The scenario of events now predicted for the completion of a new strategic arms agreement with the Soviet Union raises the prospect of a fascinating and unprecedented political gamble by Leonid Brezhnev, the leader of the Soviet state and Communist Party.

Once a new SALT agreement is signed, American attention will rightly be focused on the Senate, where debate on the treaty is certain to be tense and the outcome is likely to be close. But a thought or two should be reserved for Brezhnev's dilemma-one he may not fully appreciate himself.

It is this: By Soviet standards, Brezhnev's participation in a summit meeting on American soil at which new SALT agreements are signed will represent an unreserved personal commitment. Soviet news media can be expected to hail the summit as a great victory for Brezhnev's "piece policy," as it is called at home. The new SALT agreements will appear in Moscow to be Brezhnev's personal SALT agreements.

Willy-nilly, then, the summit meeting will make Brezhnev's political standing at home hostage to the deliberations of the U.S. Senate, for the Senate will be able to alter or reject the agreements that Brezhnev so dramatically will embrace.

Why would the Soviet leader take such a risk? In large measure, probably, because Soviet leaders truly do not understand the polycentric nature of American politics. They are used to a system in which the leader speaks for the entire government-a monocentric system that does not allow for the open clash of views, let alone the veto of the leader's own decisions by forces beyound his control.

Americans who have discussed the Senate's role in SALT ARE REPEATEDLY STRUCK BY SOVIET UNWILLINGNESS TO ACCEPT THE FACT THAT 34 SENATORS MIGHT INDEED OVERRULE THE PRESIDENT ON THIS ISSUE. "SURELY," A SENIOR SOVIET OFFICIAL SAID IN A PRIVATE CONVERSATION IN WASHINGTON THE OTHER DAY, "THE FACT THAT THE PRESIDENT SIGNS THE TREATY WILL MEAN THAT THE SENATE MUST APPROVE IT-THIS IS AN ISSUE OF STATE."

IN MOSCOW LAST MONTH, THE SOVIET PREMIER, ALEXEI KOSYGIN, LECTURED A DELEGATION OF 12 SENATORS ON THE INEVITABILITY OF THEIR SUPPORT FOR THHE SALT agreements. "You know that we know what the U.S. Senate is," Kosygin announced coldly. He then proceeded to demonstrate to the senator's satisfaction-judging by conversations with 10 of the 12-that he had no idea what the Senate really is like.

In fact, there are probably 25 senators who would vote against the SALT II agreements even if they provided for unilateral Soviet disarmament. It will only take 34 senators to block the agreements.

Hamilton Jordan, President Carter's principal political tactician, is so uncertain of the outcome in the Senate that he is still toying with the idea of Submitting SALT to both houses of Congress as an executive agreement, requiring only 51 percent approval instead of two-thirds. Such a move is unlikely because it would enrage Senate leaders, beginning with Majority Leader Robert C. Byrd (D-W.Va.), but the fact that Jordan is still considering it is a demonstration of the administration's lack of confidence.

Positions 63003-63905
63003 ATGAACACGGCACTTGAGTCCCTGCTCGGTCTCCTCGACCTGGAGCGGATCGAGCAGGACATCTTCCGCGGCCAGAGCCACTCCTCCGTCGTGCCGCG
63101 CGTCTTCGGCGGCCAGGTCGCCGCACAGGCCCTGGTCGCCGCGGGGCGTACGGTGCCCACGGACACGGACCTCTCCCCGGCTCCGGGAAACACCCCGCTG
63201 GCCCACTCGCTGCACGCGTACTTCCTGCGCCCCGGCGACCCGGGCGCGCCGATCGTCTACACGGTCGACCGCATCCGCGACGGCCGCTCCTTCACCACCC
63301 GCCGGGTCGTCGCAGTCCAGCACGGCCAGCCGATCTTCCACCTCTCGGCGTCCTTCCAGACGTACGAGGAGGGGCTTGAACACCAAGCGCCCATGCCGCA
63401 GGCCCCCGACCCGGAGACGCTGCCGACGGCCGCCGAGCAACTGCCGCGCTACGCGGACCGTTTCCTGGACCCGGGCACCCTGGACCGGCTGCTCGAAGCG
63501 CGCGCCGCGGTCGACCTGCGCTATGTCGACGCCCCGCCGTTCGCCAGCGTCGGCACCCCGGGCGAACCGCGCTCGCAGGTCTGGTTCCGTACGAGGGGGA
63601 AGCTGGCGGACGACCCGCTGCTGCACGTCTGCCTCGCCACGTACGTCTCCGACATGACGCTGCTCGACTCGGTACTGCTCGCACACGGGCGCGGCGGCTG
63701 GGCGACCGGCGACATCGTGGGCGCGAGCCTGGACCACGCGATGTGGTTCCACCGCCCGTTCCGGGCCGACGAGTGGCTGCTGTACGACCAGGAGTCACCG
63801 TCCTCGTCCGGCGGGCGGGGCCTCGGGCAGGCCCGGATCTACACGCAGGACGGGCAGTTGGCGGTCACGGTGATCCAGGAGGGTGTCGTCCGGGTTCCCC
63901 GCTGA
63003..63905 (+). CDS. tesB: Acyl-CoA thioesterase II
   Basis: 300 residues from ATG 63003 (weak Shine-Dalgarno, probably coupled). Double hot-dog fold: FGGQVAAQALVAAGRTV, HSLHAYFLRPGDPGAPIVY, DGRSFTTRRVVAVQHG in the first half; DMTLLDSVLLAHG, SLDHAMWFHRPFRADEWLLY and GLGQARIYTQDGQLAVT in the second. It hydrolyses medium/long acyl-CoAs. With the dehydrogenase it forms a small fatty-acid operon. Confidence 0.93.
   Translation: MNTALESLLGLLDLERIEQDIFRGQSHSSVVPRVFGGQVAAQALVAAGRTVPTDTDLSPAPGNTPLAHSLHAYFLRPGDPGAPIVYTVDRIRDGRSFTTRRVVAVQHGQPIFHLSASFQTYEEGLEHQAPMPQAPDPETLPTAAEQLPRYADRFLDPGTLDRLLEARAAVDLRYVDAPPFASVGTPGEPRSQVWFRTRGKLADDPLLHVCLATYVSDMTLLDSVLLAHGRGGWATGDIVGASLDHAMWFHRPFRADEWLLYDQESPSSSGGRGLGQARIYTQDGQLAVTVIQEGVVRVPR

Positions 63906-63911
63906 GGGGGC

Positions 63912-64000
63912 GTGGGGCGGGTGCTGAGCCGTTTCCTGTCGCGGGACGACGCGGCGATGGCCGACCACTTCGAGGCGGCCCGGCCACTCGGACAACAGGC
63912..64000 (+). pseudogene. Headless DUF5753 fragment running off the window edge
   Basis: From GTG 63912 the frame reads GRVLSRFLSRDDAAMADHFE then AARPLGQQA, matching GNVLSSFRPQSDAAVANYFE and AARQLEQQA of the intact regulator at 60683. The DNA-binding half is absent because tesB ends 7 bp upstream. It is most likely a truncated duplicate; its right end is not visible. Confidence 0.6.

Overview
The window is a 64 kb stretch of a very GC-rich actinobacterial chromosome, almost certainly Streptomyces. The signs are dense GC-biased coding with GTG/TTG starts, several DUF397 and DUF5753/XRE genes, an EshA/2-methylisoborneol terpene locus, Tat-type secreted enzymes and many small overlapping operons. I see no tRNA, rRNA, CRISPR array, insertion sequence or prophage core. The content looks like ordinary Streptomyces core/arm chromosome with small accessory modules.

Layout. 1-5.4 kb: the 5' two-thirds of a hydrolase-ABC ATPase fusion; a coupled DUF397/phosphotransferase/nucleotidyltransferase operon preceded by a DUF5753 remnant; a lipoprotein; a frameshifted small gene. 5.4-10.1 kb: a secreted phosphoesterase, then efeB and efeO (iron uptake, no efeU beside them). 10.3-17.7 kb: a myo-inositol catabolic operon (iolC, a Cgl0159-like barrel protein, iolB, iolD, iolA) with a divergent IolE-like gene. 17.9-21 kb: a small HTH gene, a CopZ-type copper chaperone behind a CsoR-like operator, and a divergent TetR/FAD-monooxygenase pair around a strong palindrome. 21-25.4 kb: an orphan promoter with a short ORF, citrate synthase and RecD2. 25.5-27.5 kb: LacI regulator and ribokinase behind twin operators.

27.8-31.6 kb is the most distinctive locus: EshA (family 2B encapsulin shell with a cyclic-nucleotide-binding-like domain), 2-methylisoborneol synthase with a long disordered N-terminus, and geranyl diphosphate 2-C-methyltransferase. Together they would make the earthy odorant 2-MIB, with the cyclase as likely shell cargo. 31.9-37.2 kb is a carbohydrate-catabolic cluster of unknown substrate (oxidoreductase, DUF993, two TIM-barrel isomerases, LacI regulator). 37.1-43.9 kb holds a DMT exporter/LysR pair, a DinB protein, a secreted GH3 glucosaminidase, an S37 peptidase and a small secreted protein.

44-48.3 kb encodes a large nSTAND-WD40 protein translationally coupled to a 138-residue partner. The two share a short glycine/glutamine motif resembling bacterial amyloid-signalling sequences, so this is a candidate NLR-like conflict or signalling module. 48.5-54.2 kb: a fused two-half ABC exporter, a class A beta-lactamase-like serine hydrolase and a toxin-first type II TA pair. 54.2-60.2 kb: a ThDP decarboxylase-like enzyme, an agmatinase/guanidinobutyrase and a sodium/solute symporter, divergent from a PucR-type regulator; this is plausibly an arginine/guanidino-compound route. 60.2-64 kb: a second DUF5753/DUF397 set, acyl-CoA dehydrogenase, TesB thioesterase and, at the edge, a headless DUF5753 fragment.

It could be argued that Brezhnev's personal commitment to SALT II could become a telling administration argument in the White House's efforts to win Senate approval for the agreements. But it could be unwise for the administration to try that tack.

Opponents of SALT could be expected to counter that it is no business of an American administration to try to bully the Senate with agruments about the fate of foreign leaders. Senators are usually sensitive to any infringement of what they see as their prerogatives, and the argument that the Senate has an obligation to preserve Leonid Brezhnev's power in Russia might well be interpreted as a flagrant intrusion into the Senate's rightful domain.

Even if the administration is successful in lobbying for SALT II and the necessary two-thirds of the Senate decides to support it, the SALT debate will inevitably include rhetoric that the Soviets-and Brezhnev personally-will find extremely offensive. Omar Torrijos, Panama's strongman, has told recent visitors he destroyed a dozen transistor radios during the Senate debate o the Panama Canal treatties, which were simultaneously broadcast in Panama in Spanish. The trasistors broke, according to Torrijos, when he hurled them against the wall in anger.

The Soviets will not broadcast the debate in Russian on their radio stations, but they won't have to. The Russian language services of the Voice of America, British Broadcasting Corporation and West German Radio will inevitably carry extensive accounts of the Senate's debate to the Soviet public. Soviet leaders-whose sensitivity about their own prestige cannot be exaggerated-will inevitably find themselves vividly condemned before their own citizens in a novel way.

The upshot of all this cannot be foreseen. But the developing situation is a powerful reminder of the fundamental differences between the two superpowers that have made it so difficult for them to find a basis for mutual understanding and cooperation.